Thanks. I'll put them into code boxes so I can read them more easily and to prevent myself from confusing backticks with single quotes, colons with semicolons, and periods with commas...etc:

    Code:
    $ echo "IFS = '$IFS'"
    IFS = '     
    '
    That one looks okay.

    Next:
    Code:
    $ echo "PATH = $PATH'"
    PATH = /usr/local/sbin:/usr/local/bin:/usr/sbin:/usr/bin:/sbin:/bin:/usr/games'
    Ahhh...There's part of the problem--maybe even the whole crux. We'll fix this by editing your ~/.bashrc file a little later in this post.

    The last one:
    Code:
    $ cat ~/.bashrc
    # ~/.bashrc: executed by bash(1) for non-login shells.
    # see /usr/share/doc/bash/examples/startup-files (in the package bash-doc)
    # for examples
    
    # If not running interactively, don't do anything
    [ -z "$PS1" ] && return
    
    # don't put duplicate lines in the history. See bash(1) for more options
    # ... or force ignoredups and ignorespace
    HISTCONTROL=ignoredups:ignorespace
    
    # append to the history file, don't overwrite it
    shopt -s histappend
    
    # for setting history length see HISTSIZE and HISTFILESIZE in bash(1)
    HISTSIZE=1000
    HISTFILESIZE=2000
    
    # check the window size after each command and, if necessary,
    # update the values of LINES and COLUMNS.
    shopt -s checkwinsize
    
    # make less more friendly for non-text input files, see lesspipe(1)
    [ -x /usr/bin/lesspipe ] && eval "$(SHELL=/bin/sh lesspipe)"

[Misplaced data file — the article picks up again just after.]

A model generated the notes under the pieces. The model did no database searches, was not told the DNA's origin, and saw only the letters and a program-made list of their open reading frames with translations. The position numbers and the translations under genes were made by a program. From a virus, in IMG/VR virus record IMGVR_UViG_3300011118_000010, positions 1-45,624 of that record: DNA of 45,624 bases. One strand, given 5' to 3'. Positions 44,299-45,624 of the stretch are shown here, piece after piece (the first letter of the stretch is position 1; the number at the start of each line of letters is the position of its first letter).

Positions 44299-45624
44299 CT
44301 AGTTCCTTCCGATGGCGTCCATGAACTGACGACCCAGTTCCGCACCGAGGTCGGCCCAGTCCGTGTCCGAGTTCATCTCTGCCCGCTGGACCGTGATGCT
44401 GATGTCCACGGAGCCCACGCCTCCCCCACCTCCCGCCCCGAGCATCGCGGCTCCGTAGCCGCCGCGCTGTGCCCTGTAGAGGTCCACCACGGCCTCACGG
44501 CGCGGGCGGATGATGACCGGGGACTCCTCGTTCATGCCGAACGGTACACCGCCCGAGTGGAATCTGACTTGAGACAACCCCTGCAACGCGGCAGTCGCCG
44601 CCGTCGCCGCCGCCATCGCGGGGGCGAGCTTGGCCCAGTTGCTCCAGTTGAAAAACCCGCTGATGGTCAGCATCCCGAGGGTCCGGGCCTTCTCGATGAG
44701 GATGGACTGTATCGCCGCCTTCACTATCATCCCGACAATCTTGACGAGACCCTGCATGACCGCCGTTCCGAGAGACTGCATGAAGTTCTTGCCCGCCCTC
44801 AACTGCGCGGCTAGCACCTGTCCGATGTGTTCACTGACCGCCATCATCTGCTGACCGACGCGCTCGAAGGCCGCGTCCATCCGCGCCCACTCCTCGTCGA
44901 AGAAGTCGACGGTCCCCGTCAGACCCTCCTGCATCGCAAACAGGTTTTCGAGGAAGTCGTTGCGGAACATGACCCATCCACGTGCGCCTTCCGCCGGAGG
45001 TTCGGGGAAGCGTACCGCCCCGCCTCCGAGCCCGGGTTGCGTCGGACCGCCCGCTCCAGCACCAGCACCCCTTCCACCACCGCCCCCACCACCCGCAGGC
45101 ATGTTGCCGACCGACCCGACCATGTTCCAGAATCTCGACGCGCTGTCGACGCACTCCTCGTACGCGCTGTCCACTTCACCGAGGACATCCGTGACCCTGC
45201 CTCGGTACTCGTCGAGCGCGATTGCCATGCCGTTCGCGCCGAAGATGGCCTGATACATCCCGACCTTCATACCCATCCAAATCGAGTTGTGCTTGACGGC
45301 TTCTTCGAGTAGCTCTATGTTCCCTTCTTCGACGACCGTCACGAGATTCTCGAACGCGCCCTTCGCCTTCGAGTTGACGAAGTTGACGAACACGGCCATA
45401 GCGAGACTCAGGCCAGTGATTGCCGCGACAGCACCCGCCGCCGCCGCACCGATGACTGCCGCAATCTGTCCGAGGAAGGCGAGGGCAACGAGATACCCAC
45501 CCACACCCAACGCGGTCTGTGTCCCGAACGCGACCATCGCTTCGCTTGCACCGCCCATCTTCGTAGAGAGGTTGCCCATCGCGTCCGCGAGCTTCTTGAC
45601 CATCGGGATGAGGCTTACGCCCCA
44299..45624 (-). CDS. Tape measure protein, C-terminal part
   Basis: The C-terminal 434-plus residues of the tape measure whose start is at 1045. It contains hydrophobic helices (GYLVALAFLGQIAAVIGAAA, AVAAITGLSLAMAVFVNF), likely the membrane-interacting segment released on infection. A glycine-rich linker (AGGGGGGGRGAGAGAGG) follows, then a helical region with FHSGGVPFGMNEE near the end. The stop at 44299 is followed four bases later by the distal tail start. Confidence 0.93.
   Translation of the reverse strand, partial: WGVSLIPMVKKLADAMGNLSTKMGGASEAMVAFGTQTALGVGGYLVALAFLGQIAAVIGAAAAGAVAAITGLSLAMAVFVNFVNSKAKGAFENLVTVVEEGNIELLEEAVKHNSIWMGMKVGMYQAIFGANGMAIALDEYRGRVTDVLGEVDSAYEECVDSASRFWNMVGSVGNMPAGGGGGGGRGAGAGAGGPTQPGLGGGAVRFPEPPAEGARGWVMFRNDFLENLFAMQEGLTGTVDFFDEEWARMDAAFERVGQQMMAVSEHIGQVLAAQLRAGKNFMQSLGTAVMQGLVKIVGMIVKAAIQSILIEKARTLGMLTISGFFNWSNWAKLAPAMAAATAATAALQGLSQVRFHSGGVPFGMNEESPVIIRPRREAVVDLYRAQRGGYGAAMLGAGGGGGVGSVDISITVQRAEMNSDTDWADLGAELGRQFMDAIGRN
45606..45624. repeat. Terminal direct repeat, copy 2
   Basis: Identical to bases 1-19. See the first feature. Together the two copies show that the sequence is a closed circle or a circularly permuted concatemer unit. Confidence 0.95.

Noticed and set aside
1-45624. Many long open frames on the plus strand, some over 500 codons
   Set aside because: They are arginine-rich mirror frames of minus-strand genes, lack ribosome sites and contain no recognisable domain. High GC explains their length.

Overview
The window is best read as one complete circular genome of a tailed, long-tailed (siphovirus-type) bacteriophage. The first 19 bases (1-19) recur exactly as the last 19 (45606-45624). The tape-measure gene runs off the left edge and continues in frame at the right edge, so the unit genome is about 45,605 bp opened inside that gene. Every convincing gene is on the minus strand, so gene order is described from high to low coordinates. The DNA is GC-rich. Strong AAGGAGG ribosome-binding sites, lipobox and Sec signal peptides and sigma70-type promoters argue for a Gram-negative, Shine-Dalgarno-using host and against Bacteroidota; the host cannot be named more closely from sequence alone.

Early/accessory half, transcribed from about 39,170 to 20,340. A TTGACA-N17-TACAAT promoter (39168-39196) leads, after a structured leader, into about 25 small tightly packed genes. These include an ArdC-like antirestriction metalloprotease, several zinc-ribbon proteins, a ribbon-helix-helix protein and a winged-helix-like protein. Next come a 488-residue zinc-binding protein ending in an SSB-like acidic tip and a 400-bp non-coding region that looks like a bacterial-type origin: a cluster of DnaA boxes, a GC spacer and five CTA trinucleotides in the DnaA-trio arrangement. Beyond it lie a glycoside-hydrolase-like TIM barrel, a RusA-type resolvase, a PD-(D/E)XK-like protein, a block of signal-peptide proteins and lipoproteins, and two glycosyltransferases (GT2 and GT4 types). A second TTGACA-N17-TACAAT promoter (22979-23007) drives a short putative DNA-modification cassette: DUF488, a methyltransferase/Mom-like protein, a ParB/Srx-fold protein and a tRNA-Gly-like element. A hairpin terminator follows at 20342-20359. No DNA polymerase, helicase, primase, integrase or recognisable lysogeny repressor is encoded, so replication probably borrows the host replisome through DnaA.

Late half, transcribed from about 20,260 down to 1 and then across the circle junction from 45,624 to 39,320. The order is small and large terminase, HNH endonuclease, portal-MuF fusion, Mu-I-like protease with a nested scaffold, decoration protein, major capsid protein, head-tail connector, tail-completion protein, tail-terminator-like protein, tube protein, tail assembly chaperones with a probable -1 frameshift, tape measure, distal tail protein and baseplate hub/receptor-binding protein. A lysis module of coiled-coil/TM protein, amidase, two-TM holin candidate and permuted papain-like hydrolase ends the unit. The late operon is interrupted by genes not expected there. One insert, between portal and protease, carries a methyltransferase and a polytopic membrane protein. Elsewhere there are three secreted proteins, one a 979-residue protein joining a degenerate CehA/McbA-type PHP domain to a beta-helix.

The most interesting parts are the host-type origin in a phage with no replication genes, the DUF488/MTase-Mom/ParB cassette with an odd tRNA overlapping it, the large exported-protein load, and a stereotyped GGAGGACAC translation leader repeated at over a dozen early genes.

# set variable identifying the chroot you work in (used in the prompt below)
    if [ -z "$debian_chroot" ] && [ -r /etc/debian_chroot ]; then
        debian_chroot=$(cat /etc/debian_chroot)
    fi
    
    # set a fancy prompt (non-color, unless we know we "want" color)
    case "$TERM" in
        xterm-color) color_prompt=yes;;
    esac
    
    # uncomment for a colored prompt, if the terminal has the capability; turned
    # off by default to not distract the user: the focus in a terminal window
    # should be on the output of commands, not on the prompt
    #force_color_prompt=yes
    
    if [ -n "$force_color_prompt" ]; then
        if [ -x /usr/bin/tput ] && tput setaf 1 >&/dev/null; then
        # We have color support; assume it's compliant with Ecma-48
        # (ISO/IEC-6429). (Lack of such support is extremely rare, and such
        # a case would tend to support setf rather than setaf.)
        color_prompt=yes
        else
        color_prompt=
        fi
    fi
    
    if [ "$color_prompt" = yes ]; then
        PS1='${debian_chroot:+($debian_chroot)}\[\033[01;32m\]\u@\h\[\033[00m\]:\[\033[01;34m\]\w\[\033[00m\]\$ '
    else
        PS1='${debian_chroot:+($debian_chroot)}\u@\h:\w\$ '
    fi
    unset color_prompt force_color_prompt
    
    # If this is an xterm set the title to user@host:dir
    case "$TERM" in
    xterm*|rxvt*)
        PS1="\[\e]0;${debian_chroot:+($debian_chroot)}\u@\h: \w\a\]$PS1"
        ;;
    *)
        ;;
    esac
    
    # enable color support of ls and also add handy aliases
    if [ -x /usr/bin/dircolors ]; then
        test -r ~/.dircolors && eval "$(dircolors -b ~/.dircolors)" || eval "$(dircolors -b)"
        alias ls='ls --color=auto'
        #alias dir='dir --color=auto'
        #alias vdir='vdir --color=auto'
    
        alias grep='grep --color=auto'
        alias fgrep='fgrep --color=auto'
        alias egrep='egrep --color=auto'
    fi